TAMPA — A woman who works at a Tampa motorcycle dealership was arrested for hitting speeds of more than 150 mph as she fled from state troopers through morning traffic on Interstate 275 in Tampa, the Florida Highway Patrol said.
Gina Aidaliz Henry, 38, of Lutz, was arrested April 22 on felony charges of unlawful speeding, reckless driving and fleeing to elude a law enforcement officer with lights and sirens activated.
And whatever the outcome of the criminal case, the Florida Department of Highway Safety and Motor Vehicles has asked that a court order the forfeiture of the motorcycle Henry was riding — a 2012 BMW S-1000RR, dubbed by enthusiasts as the “definitive superbike."
Troopers confiscated Henry’s motorcycle under Florida’s Contraband Forfeiture Act, court records said. So far, the courts have allowed the state to keep the vehicle, which has a suggested list price of just over $15,000.
In a thread of comments on her Facebook page May 1, Henry had a simple answer for friends asking why her motorcycle was impounded.
“Because I’m not faster than a helicopter,” she wrote.
Henry said on Facebook that after a year away, she would be returning soon to Moramoto motorcycle sales and repairs, with two stores in the Tampa Bay area.
Henry did not immediately respond to voicemails left Tuesday by the Tampa Bay Times at three phone numbers listed under her name, or to two direct messages sent to her Facebook page. Her St. Petersburg-based defense attorney, Lee Pearlman, did not return a voicemail or an email seeking comment.
An email sent to members of Moramoto’s management team and the company’s owner Tuesday was not returned, nor was a direct message sent to the company’s Facebook page and a voicemail left at the Dale Mabry Highway location where Henry works.
Henry’s troubles began when she was caught in a special enforcement effort coordinated by the Florida Highway Patrol along Interstate 275 between Bearss Avenue and downtown Tampa. Coronavirus restrictions kept people from work and school so morning traffic was light.
Court records in the forfeiture case give this account of what followed:
Troopers were parked in patrol cars near Fowler Avenue, working with a state helicopter monitoring speeds from above, when radar picked up Henry’s motorcycle headed south at 82 mph just after 8 a.m. The speed limit is 60 mph.
A state trooper turned on his lights and sirens and pursued Henry, signaling for her to pull over. But when Henry looked over her shoulder and saw the lights, she revved her engine and speed off down the highway.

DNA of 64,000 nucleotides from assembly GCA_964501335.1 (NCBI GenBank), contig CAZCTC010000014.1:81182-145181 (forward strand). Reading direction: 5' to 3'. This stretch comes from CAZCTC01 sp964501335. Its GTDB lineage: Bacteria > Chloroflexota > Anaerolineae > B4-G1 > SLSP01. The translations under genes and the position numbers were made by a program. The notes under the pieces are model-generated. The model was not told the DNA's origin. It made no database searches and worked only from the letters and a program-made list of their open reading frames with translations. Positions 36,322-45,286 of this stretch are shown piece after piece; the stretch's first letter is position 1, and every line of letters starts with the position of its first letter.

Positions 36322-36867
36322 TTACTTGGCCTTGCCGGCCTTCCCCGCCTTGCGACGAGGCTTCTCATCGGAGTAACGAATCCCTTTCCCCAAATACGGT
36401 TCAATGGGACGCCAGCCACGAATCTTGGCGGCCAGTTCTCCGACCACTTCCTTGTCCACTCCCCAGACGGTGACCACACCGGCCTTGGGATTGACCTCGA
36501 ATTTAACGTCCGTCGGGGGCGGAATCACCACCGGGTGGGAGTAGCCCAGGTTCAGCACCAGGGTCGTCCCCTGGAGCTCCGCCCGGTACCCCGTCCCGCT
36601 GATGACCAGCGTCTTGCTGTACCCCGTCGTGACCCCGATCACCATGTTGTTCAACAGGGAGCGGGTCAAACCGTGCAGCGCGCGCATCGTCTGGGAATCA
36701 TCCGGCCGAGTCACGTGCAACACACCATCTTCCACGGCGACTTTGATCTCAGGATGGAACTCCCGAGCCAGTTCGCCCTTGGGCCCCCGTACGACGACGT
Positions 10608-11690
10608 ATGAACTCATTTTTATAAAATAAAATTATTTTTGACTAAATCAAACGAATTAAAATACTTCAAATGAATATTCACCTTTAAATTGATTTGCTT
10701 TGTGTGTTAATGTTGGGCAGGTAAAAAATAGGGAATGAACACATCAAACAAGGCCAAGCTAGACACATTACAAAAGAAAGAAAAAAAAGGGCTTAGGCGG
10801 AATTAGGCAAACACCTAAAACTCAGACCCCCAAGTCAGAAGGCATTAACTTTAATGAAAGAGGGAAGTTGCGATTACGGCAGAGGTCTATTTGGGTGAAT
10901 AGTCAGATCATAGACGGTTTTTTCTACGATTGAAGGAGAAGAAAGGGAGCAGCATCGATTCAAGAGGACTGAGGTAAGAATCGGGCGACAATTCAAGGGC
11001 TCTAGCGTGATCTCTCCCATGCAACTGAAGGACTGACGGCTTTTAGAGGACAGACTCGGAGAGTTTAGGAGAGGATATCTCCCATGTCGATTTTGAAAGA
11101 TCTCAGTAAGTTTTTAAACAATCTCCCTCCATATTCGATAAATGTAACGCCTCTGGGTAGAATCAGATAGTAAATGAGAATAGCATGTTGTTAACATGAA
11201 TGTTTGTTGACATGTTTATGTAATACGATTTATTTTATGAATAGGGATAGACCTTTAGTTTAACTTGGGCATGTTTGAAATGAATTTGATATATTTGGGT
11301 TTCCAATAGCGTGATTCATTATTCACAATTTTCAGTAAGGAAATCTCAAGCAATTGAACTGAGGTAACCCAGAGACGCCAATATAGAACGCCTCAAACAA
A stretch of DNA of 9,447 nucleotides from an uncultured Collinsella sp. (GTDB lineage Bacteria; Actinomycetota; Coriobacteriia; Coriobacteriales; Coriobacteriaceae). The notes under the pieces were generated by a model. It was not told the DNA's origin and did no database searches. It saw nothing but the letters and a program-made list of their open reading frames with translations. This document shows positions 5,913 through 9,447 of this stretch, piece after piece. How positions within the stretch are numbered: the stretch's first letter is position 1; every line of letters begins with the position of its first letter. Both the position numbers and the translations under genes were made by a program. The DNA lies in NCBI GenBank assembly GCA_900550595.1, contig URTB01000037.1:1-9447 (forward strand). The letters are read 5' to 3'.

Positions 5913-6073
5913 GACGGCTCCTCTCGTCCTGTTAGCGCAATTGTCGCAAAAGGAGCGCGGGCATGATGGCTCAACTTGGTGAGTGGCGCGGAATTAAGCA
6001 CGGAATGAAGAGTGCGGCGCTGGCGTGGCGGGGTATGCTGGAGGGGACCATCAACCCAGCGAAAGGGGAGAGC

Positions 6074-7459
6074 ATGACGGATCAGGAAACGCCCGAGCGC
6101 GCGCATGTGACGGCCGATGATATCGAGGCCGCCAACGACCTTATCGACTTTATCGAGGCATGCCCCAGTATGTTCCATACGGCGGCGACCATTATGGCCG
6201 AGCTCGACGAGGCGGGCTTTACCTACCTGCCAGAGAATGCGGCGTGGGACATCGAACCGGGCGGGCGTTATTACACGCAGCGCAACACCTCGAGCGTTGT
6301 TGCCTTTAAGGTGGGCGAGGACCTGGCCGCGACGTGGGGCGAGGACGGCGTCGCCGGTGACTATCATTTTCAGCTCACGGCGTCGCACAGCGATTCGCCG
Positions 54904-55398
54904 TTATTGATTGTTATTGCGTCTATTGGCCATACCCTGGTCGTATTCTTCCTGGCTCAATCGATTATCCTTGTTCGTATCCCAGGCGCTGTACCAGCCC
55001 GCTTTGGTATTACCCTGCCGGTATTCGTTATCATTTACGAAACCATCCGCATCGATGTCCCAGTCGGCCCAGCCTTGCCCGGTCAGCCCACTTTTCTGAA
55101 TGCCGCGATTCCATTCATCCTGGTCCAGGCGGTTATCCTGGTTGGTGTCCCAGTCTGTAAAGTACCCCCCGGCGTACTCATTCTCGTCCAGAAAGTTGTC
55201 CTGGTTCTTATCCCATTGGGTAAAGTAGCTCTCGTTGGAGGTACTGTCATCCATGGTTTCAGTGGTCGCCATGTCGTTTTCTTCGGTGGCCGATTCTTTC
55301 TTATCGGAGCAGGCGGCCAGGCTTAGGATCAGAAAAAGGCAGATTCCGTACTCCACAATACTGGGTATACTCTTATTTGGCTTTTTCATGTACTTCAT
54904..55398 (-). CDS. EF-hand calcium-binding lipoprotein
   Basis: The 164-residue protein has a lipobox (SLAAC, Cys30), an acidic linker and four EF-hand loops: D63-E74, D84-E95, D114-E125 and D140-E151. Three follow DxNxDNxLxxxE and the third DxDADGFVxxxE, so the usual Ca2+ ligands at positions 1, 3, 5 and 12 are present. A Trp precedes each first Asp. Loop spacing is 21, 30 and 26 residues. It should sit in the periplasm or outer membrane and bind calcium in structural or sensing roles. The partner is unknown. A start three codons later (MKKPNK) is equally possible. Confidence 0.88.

Trooper Stephen Dachs turned off his lights and sirens and stopped the pursuit to avoid endangering other drivers. He knew the helicopter was continuing to record Henry’s movement with speed-detecting laser.
As Henry weaved in and out of traffic, between vehicles and along the shoulder, she hit speeds of over 150 mph, court records said.
She did more than 100 mph through downtown Tampa and across the Howard Frankland Bridge into Pinellas County before exiting at Fourth Street North. She was still traveling as fast as 100 mph as she headed down Fourth toward 115th Avenue, stopping at red lights but speeding off when they changed.
When Henry stopped for the light at the Gandy Boulevard overpass, troopers began a “coordinated approach."She turned left onto an eastbound service road at one point and found herself directly behind a Highway Patrol vehicle. This time, when the trooper switched on the lights and sirens and stopped his patrol car, Henry stopped, too.
She was arrested and taken to the Hillsborough County jail. She was released on bail the same day is scheduled for an arraignment Thursday, according to court records.
Henry fled from law enforcement once before, in 2015, and was arrested later at her home, court records said.
She sped away from an officer attempting a traffic stop in Gulfport, where she lived, killing her headlights and blowing through two red lights as she raced home. She completed a pretrial intervention program in return for conviction on a lesser charge.
Just days after her recent arrest, Henry wrote in a Facebook post that she was returning to Moramoto and the world of power sports as finance manager after a year-long career switch, including stints in finance, bartending and another motorcycle store.
“I’m grateful for the experiences and grateful for the people I’ve met and befriended!" she wrote. "But as they say, Home is where the heart is!”